We have started a new collaboration with the Native Prairie Association of Texas, on their 150 acre Dowell Ranch Preserve. In return for allowing us to hold our plant sales and store equipment, we will assist with their prairie restoration. Part of these activities will be to grow native plants that can be used for […]

Southwest U.S. Native Plants Workshop (Online Webinar)

Half Moon Education, Live Webinars Event Fee: $319.00 This six-hour course will instruct design professional on how to utilize and maintain native plants in the southwest United States to support […]

$319.00

Field Trip to Doremus Nursery

Doremus Nursery is located at 2167 County Rd 1550, Warren, TX. Details will be posted at a later date.

August Chapter Meeting – Craig Hensley

Speaker: Craig HensleyNative Plants, Butterflies, and other Pollinators: Making Connections Native plants and pollinators, including butterflies, fit together hand in glove. Without one you don’t have much of the other. […]

Native American Seed, George Cates – Aug 28

Hill Country Chapter NPSOT Chapter Meeting George Cates was born and raised in North Texas (Sherman). As a kid he enjoyed competitive sports, especially soccer, and spending the summers on […]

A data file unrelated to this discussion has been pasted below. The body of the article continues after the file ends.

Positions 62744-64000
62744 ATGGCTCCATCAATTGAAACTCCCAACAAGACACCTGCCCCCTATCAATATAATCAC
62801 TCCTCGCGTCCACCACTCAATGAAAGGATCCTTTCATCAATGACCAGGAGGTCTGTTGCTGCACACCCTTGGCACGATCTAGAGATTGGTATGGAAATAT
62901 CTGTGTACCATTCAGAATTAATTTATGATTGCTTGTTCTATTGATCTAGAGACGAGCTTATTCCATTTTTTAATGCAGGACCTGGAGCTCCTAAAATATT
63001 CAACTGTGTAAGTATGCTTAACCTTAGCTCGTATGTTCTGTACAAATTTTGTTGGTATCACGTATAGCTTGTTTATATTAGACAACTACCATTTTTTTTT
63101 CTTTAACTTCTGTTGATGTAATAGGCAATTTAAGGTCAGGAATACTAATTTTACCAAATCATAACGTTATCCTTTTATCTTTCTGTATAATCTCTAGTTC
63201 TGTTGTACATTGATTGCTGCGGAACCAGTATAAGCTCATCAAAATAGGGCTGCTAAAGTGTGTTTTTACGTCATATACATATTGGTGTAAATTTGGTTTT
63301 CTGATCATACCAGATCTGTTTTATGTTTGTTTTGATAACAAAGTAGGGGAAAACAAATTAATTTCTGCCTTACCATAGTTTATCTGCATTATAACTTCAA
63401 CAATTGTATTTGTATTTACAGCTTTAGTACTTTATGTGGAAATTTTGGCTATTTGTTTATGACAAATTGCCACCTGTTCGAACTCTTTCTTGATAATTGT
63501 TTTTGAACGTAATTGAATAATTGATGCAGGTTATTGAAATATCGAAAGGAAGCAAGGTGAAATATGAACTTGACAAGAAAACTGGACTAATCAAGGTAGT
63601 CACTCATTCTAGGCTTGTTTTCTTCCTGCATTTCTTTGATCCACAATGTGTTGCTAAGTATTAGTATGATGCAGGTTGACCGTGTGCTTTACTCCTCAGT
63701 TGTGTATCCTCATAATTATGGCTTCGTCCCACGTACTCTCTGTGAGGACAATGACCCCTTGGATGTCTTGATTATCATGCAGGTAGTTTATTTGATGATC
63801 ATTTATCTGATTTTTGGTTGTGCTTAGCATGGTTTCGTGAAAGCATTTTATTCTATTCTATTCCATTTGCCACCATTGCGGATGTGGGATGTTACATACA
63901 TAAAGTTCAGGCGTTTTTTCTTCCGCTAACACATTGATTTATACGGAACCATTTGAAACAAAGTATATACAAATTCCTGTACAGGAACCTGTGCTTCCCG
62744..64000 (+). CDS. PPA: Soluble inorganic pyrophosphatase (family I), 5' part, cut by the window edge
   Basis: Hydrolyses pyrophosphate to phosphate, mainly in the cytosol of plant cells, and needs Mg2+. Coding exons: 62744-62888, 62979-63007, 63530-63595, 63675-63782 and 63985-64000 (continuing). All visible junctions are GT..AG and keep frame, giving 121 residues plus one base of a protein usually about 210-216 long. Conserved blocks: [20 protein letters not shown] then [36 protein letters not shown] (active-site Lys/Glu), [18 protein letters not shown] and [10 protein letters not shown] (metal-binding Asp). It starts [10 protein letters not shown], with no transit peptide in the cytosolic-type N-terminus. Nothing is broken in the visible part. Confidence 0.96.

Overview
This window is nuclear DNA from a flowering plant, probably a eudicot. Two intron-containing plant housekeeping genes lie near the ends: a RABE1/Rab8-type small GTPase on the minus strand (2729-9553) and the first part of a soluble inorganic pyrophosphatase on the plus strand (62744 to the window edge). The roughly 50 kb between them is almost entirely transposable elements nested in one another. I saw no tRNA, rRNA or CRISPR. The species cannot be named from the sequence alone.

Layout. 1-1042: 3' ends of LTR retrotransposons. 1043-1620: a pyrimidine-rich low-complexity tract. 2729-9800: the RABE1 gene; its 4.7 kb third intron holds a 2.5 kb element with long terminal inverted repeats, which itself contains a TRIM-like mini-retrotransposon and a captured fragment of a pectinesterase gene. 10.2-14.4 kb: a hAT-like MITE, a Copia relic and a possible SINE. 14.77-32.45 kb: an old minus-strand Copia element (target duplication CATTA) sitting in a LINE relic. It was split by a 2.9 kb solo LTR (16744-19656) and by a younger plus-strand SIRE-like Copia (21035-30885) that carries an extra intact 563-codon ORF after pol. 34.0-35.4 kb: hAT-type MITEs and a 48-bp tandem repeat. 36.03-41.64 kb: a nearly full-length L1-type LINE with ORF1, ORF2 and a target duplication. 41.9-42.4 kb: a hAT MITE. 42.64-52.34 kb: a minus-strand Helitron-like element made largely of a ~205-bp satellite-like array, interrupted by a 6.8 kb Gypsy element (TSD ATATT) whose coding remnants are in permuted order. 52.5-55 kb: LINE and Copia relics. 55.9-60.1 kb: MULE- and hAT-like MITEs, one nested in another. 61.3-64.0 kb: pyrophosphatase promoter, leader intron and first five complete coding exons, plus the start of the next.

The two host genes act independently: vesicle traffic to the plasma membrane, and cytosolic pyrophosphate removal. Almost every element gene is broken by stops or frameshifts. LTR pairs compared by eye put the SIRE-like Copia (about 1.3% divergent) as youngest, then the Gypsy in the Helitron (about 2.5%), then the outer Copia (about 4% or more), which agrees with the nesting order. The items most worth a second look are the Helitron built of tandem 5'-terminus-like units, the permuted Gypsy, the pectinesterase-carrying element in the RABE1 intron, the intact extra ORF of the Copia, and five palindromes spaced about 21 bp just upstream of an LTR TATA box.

Boerne Chapter Meeting

Boerne Chapter Meeting 6:00pm Social Time; 6:45pm Announcements and Presentation. Cibolo Nature Center Auditorium

Event Series Native Garden Workday

Native Garden Workday

Heritage Museum of the Texas Hill Country 4831 FM2673, Canyon Lake, Texas, United States

Please join us at the Heritage Museum to help maintain the Lindheimer Chapter's Demonstration Garden. Please bring water, closed toe shoes, gloves, and your favorite gardening tools. Contact Mickey Riviere at mr0752@gvtc.com or Peggy Haley at phaley@gt.rr.com to confirm the workday.

P&P Board Meeting

All members are invited to attend. Advanced registration is required. Attachments were included in the September 4, 2023, email from President McConnell. Agenda:Call to orderRoll call for a quorumMinutes of […]

Second Saturday Workday, Boerne Chapter

Second Saturday Workday 9:00am-Noon, Cibolo Nature Center Demonstration Gardens. Please bring hat, work gloves, water, sunscreen, insect repellent.

Seed Propagation Class – Clear Lake

Clear Lake Chapter - Seed Propagation class taught by Martha Richeson and Marty Shows at EIH. A UHCL parking permit is necessary.

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About the Region